As a result, though the body may experience infection in the future, the body won’t develop the symptoms of disease, due to the fact that its natural defenses will crush the invader organism before it spreads too far. This, of course, also makes it much harder for the invader organism to spread from host to host. The experts have more comprehensive information .
Why this matters
To defeat the pandemic and save lives, a majority of the population will need to be vaccinated. Infectious diseases expert Dr. Anthony Fauci says that, in acknowledging the new mutant strains of COVID, at least 80 to 85 percent of the population will need immunity from the virus for the pandemic to end.  Combined with strict mask-wearing protocols, comprehensive PPE at essential workplaces, and relief pay for working families affected by lockdowns, it is hoped that widespread vaccination could end the lockdown and safely return life to more “normal” conditions. Of course, the detrimental economic and social effects of the pandemic could last for years, both in this country and worldwide.
We might add, that in addition to returning to normal life for outside activities, work, and socializing, an end to the pandemic would also mean a safer environment for political action. Mass action is needed to win climate protection, immigrant and refugee rights, and union pay and benefits. The longer the pandemic and the fear of contagion lasts, the less power the working class has to fully exert itself politically and win its demands against an otherwise moribund Democratic Party establishment. Once life returns to more normal conditions, the ability of the mass protest movement to put pressure against the Biden administration can be redoubled.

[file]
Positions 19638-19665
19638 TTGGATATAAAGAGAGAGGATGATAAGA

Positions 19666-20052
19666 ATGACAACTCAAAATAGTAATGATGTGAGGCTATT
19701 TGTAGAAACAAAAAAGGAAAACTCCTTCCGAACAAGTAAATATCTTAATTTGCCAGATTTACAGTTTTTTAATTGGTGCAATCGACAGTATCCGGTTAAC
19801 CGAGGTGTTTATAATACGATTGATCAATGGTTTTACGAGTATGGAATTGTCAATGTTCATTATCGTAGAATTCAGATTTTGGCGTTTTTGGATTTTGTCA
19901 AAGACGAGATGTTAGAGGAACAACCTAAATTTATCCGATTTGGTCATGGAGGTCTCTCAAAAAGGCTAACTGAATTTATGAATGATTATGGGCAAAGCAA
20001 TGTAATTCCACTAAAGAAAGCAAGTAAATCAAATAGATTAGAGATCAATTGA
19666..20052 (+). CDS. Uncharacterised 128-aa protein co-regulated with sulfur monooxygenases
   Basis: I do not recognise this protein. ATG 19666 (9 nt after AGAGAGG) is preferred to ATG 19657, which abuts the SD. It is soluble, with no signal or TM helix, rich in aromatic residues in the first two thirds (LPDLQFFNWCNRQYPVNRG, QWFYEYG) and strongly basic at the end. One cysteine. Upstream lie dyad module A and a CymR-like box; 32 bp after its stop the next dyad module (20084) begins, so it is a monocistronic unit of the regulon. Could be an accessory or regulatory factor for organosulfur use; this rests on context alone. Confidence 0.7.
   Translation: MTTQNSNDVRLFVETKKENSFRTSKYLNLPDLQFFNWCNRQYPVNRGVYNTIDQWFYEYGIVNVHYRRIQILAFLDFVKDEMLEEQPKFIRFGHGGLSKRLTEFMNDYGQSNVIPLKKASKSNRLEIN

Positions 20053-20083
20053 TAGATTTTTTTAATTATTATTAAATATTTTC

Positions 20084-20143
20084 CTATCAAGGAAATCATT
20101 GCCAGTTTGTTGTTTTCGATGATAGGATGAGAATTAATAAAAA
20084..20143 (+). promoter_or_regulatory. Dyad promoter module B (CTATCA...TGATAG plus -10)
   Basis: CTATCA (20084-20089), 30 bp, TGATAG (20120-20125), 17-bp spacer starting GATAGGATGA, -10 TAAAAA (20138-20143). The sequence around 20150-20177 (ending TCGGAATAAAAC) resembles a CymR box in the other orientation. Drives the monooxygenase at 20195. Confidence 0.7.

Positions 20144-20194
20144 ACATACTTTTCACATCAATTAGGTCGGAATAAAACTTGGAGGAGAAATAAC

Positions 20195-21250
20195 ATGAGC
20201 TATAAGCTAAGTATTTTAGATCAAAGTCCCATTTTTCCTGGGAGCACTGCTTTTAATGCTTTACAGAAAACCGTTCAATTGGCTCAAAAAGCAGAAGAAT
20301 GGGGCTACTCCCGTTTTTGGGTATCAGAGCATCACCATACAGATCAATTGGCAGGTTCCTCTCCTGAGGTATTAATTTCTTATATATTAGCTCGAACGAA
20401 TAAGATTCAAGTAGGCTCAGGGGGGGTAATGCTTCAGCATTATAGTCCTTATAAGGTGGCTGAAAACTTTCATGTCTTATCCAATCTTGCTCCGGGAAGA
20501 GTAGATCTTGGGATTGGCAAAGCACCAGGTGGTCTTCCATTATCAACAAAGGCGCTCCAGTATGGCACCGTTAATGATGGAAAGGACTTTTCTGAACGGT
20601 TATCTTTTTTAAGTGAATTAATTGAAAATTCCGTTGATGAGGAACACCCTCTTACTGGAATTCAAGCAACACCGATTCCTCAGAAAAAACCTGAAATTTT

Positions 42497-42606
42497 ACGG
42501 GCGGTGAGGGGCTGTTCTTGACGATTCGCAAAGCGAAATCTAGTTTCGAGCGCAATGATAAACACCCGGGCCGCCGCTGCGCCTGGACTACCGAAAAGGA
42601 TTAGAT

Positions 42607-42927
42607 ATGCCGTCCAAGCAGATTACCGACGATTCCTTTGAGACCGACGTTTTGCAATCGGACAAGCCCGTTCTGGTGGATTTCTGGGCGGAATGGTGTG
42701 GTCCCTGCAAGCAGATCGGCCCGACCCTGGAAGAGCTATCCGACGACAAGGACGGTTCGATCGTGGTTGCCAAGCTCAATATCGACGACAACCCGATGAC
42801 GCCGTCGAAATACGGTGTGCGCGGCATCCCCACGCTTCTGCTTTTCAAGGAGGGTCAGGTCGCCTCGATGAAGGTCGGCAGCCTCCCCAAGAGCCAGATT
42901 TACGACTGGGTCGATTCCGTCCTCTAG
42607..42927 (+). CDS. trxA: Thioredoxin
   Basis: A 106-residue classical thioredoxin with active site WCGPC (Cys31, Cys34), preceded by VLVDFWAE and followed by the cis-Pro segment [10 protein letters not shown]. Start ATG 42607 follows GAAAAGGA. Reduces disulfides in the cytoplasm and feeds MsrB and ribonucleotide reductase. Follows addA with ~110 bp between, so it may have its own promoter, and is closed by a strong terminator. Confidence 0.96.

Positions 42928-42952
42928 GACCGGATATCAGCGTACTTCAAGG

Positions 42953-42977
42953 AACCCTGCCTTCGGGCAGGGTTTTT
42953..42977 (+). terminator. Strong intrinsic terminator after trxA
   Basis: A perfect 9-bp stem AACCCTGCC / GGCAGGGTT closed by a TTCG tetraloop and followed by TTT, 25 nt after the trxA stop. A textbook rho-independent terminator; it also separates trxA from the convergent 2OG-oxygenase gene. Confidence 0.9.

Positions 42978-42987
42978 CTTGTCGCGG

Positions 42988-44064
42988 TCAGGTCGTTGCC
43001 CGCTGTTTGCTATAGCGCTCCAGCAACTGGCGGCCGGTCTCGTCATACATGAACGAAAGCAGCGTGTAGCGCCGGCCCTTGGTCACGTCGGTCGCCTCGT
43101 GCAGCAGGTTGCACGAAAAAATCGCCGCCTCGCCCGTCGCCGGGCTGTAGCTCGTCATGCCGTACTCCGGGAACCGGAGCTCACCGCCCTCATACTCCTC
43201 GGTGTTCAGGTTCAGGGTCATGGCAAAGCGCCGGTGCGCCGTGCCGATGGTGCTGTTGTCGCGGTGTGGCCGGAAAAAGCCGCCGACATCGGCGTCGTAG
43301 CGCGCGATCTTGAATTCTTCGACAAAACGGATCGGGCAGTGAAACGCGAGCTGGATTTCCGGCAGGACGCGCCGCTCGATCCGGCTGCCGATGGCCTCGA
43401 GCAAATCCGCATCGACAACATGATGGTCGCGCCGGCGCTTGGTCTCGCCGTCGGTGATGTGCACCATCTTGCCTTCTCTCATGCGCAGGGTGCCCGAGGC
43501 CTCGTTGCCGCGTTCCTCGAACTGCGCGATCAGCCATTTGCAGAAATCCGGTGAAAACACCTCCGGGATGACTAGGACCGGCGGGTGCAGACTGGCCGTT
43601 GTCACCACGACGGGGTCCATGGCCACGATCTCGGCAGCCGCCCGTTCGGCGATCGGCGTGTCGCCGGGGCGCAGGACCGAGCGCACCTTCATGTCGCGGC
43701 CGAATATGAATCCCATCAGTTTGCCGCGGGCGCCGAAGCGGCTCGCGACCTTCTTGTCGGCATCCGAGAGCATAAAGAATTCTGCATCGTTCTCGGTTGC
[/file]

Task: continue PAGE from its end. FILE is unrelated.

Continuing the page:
Parallels to the abortion rights struggle
Women who have to make the difficult and emotional choice of getting an abortion have faced harassment and persecution at abortion clinics across the U.S. by anti-choice protesters. At times it has become necessary to physically defend these women from physical assault. This is in addition to the outright acts of terrorism against abortion clinics, and the attacks on abortion rights from the government, particularly from conservative capitalists exploiting the abortion wedge-issue.
Will it be necessary to form actionable defense committees for vaccine distribution too? Will the community need to band together to defend our right to good health? Time will tell.
It may be too hopeful to think that these events are merely minor blips on the radar and the reaction against medical science will ebb. The modern media landscape has introduced another pandemic—the pandemic of misinformation and sensationalism. This landscape has been exploited by the political parties, imperialist powers, the far right, and bog-standard grifters. The battle for truth, democracy, and science are one, and it is a battle the working class must take up in defense of its own right to exist in freedom and good health.
Photo: Protest against the lockdown at State Capitol in Sacramento, Calif., on April 20, 2020. (Josh Edelson / AFP / Getty Images)
Reports on the anti-healthcare protests
Dutch rioters burn down a testing facility
Anti-vaccination movement is getting new lease on life from COVID-19 pandemic
CDC on recent measles outbreaks in the U.S.
CDC explains vaccines
Dr. Anthony Fauci estimates 80-85% immunity needed to beat pandemic.